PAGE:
Distal femur fractures occur when the thighbone (femur) breaks just above the knee joint.
These types of fractures occur most commonly in older people whose bones are weak. When they occur in younger patients it is often the result of a high-energy injury such as a car crash. In both of these cases, the breaks may extend into the knee joint and may shatter the bone into several pieces.
The knee is the largest weight bearing joint in the body. The distal femur makes up the top part of the knee joint. The upper end of the tibia (shinbone) supports the bottom part of the knee joint. The ends of the femur are covered in a smooth surface called articular cartilage which protects and cushions the bone and helps it glide as the knee is bent and straightened.
Types of Distal Femur Fractures
Distal femur fractures can be categorised in the way in which the bone breaks and the severity of the break.
Causes Of Distal Femur Fractures
Fractures of the distal femur most commonly occur for two different reasons in two patient types; younger patients (under 50) and the elderly.
When these types of fractures occur in younger patients it is usually caused by a high-energy injury such as a fall from a significant height or a car accident. Due to the forceful nature of these fractures often the fracture will be accompanied by other injuries.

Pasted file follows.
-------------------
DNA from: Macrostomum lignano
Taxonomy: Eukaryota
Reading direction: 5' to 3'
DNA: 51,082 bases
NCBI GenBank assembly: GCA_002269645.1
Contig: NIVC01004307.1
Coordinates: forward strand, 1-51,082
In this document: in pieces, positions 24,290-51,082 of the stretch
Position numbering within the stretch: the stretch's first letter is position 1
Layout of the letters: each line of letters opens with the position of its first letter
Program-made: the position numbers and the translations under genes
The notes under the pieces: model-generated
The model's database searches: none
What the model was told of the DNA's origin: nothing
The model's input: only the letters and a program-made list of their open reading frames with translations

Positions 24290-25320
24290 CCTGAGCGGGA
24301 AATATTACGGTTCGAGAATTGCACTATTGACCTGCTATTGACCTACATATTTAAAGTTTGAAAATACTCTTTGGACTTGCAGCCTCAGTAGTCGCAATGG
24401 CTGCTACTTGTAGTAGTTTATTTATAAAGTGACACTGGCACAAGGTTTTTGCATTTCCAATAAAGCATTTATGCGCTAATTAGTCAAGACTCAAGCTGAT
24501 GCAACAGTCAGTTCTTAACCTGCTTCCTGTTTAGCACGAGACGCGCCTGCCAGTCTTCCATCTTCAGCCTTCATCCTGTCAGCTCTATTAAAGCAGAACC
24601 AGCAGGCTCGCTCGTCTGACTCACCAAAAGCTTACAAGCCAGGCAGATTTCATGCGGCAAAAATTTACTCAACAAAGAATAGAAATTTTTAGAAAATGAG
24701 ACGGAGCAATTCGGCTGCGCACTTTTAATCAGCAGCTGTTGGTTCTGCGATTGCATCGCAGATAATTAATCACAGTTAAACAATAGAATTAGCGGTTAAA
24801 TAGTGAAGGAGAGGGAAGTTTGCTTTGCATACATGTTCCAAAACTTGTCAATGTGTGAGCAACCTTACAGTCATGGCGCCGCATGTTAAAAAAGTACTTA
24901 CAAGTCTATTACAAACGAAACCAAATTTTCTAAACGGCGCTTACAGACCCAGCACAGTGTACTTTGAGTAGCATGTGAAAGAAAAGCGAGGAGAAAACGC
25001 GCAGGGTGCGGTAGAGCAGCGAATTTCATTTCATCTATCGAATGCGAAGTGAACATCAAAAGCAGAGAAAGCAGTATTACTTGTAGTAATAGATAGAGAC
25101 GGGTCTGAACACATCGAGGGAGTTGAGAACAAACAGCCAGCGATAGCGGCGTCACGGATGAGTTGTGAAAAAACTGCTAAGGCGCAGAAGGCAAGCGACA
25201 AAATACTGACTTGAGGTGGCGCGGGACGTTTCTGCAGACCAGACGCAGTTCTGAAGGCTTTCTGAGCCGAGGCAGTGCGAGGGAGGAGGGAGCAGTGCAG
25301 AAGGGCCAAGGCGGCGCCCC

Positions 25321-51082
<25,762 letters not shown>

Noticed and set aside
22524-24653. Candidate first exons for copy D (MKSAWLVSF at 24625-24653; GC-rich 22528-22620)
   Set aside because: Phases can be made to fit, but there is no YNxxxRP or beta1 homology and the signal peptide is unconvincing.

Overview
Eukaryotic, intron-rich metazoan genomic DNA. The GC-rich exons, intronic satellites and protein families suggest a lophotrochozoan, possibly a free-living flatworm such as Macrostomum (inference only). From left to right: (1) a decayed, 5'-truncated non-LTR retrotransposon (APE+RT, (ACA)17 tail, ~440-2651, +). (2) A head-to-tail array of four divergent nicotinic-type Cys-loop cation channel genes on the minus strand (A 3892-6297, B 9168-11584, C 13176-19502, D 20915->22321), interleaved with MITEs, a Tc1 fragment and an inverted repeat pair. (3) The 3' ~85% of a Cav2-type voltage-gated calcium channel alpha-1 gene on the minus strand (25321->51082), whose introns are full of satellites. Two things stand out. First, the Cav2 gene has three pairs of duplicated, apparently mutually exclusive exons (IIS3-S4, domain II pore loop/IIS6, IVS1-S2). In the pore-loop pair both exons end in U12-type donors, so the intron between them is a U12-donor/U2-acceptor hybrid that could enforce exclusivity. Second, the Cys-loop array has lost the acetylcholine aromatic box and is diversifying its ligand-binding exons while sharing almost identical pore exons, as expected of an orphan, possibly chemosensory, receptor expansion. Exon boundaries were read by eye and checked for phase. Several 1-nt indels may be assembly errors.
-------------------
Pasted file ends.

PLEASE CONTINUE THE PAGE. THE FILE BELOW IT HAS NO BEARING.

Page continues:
When distal femur fractures occur in the elderly, it is generally a result of degenerative bone quality that have become weak and fragile. A lower force injury such as a fall from standing can cause a distal femur fracture in an older person.
Distal Femur Fracture Signs and Symptoms
In most cases the symptoms will be felt around the knee joint but they may also extend to the thigh area. The most common symptoms of compound distal femur fractures include:
A distal femur fracture is confirmed with x-rays to assess the severity of the injury and any associated injuries.
Surgery is recommended as the best course of action following a compound distal femur fracture in order to both stabilise the bone and joint and to minimise the risk of infection.
Complex fractures require open reduction and internal fixation.
The internal fixation methods include:
Both of these methods can be performed using one large incision or several smaller ones depending on the type of fracture and its severity.
If the fracture has broken the bone into many small pieces above the knee joint, it is generally not pieced back together but rather a plate or rod will be fixed at both ends of the fracture without touching the multiple small pieces. This method keeps the overall shape and length of the bone in its natural form while it heals. As it heals, the individual pieces will then grow into the new bone which forms a callous.
In cases where the fracture may be slow to heal, such as when the patient is elderly with poor bone quality, a bone graft may be used to help facilitate the callous forming. Bone grafts can be obtained from the patient themselves (usually taken from the pelvis) or cadaver bone taken from a tissue or bone bank. Alternatively artificial bone fillers can be used.
In extreme cases where the fracture is too complicated and the bone quality too poor to fix, the fragments are removed ant the bone is replaced with a knee replacement implant.